And so we muddled along, moving from the insanity-inducing realm of no sleep at all to the merely exhausting and cranky-making realm of getting up once or twice a night to the bliss of sleeping through until morning. Somewhere along the way, though, we (okay, Rachel) gave the soother back. In spades. Rowan, who by now had the manual dexterity to pop the pacifier into his own mouth, ended up sleeping with five or six of the things scattered in the crib, one always at hand in case of emergency. In the mornings, we’d go in and pick up stray pacifiers from the floor and between the crib and the wall.
Oh, and he developed an equally passionate attachment to his security blanket.
Things continued pretty much along these lines for a couple of years. “Soose and blankie” — always together, like chocolate and peanut butter, Scotch and soda — became fixtures of Rowan’s sleep. They also provided us with leverage (“Come upstairs for soose and blankie!” “You can have soose and blankie after you eat lunch!”) and a good source of comfort for boo-boos and scary situations. Every few months, we’d shell out $8.95 for a new package of two to replace the lost and the worn-out pacifiers, all the while telling ourselves that one day (but not today) they would have to go.
Eventually, the inevitable happened: much to the grief of toddlers and preschoolers across North America, Playtex stopped making Rowan’s brand of choice. I picked up a package of the closest reasonable facsimile thereof, and offered one to my son. He spat it out like some kind of wine connoisseur: “That’s not a real soose,” he said disdainfully. “That’s a baby soose. Give me my soose.” And I did.
Eventually, we were down to just one “real” soose. And it was getting kind of grotty. That, coupled with the fact that his dentist reported that Rowan’s jaw was slowly moulding to the shape of the plastic nipple convinced us. And so, one night, a couple of weeks ago, I cut the tip off the nipple with scissors. There would be no going back. The idea was to cut back the soose a bit more each night until it was gone.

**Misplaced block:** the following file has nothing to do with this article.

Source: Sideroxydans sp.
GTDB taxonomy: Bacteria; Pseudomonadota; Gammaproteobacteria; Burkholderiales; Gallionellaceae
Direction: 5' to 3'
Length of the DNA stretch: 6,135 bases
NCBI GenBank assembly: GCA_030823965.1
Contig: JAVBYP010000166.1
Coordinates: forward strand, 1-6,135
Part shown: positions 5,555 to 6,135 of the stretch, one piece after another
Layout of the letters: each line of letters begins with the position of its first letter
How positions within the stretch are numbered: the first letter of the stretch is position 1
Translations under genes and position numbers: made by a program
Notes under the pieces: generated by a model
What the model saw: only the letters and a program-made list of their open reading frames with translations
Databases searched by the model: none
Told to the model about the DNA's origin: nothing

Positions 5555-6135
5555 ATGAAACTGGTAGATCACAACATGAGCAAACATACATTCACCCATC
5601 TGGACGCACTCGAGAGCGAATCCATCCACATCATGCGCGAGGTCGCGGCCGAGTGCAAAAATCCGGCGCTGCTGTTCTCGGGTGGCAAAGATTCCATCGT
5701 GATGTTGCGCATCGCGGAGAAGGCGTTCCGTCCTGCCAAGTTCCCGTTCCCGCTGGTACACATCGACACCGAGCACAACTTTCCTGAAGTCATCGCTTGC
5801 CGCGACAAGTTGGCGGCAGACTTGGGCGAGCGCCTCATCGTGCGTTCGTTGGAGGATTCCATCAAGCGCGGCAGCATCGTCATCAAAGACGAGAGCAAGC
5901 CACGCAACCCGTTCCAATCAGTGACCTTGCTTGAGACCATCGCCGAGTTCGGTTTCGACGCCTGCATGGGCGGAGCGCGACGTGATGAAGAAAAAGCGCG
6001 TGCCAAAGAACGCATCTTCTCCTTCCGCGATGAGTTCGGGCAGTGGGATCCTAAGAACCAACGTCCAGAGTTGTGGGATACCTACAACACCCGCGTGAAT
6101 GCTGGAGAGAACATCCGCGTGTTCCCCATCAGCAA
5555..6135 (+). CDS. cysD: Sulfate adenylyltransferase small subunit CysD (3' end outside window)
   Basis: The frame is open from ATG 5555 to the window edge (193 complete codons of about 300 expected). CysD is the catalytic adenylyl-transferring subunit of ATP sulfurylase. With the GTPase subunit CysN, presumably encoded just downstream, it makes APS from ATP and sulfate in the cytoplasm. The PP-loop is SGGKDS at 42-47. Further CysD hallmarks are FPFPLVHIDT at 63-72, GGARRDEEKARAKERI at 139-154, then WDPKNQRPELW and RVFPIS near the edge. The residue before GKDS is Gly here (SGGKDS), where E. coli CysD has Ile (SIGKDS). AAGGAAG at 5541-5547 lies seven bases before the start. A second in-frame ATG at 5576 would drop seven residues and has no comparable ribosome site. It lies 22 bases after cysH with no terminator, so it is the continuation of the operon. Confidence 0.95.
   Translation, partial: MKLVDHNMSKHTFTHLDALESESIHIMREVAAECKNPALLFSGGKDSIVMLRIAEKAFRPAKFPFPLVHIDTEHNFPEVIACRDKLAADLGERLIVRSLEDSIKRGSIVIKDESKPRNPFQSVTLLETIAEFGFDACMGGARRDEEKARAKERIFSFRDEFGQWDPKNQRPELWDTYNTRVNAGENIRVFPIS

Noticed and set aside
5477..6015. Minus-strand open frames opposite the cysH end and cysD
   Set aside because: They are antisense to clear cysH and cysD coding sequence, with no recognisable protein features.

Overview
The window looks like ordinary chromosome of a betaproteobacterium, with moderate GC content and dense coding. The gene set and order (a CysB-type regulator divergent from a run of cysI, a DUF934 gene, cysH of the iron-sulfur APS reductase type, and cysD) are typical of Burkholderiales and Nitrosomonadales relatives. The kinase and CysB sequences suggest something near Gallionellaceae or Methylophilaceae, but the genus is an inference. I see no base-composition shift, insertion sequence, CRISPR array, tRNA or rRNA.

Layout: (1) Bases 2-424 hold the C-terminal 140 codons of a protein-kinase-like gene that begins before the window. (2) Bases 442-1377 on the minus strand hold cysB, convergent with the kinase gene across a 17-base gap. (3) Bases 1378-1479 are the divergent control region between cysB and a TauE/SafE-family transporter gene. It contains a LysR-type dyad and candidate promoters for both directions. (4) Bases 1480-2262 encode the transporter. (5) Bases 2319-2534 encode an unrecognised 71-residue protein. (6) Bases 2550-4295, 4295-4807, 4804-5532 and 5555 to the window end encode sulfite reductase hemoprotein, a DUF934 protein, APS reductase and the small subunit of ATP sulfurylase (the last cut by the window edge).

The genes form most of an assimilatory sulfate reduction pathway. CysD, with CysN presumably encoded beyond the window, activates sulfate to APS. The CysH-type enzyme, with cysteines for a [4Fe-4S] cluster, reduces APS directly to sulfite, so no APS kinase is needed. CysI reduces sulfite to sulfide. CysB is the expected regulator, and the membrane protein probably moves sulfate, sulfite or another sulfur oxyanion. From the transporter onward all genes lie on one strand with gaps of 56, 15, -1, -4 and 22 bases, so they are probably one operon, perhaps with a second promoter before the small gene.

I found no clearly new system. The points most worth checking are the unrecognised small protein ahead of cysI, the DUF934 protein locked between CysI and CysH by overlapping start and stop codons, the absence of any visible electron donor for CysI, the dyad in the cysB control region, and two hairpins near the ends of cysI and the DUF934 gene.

Rowan took one suck and spat it out.
“My soose is broken,” he keened, over and over, covering his eyes and rocking back and forth like a professional Greek mourner. “My soose is broken. Whyyyyyyyyyyyyyyyy is my soose broken?”
I explained that that was what happened: that as little boys got bigger and bigger, sooses got smaller and smaller, that they broke and went away.
He didn’t seem to find my explanation particularly comforting, but he didn’t flip out, either. Bedtime proceeded fairly normally, punctuated by the occasional moan of “My soose is broken.” And then he fell asleep.
He slept with the soose under his pillow for a few nights after that. And then Rachel threw it in the garbage. And that was that. It’s the end of an era.
Isaac — God bless him — has never been interested in pacifiers. Instead, he cuddles up with a blanket and sticks his thumb in his mouth and goes to sleep. And, twelve years from now, when we have to shell out for the orthodontic work to repair the damage that thumbsucking has wrought, I will do so happily. Remind me of that.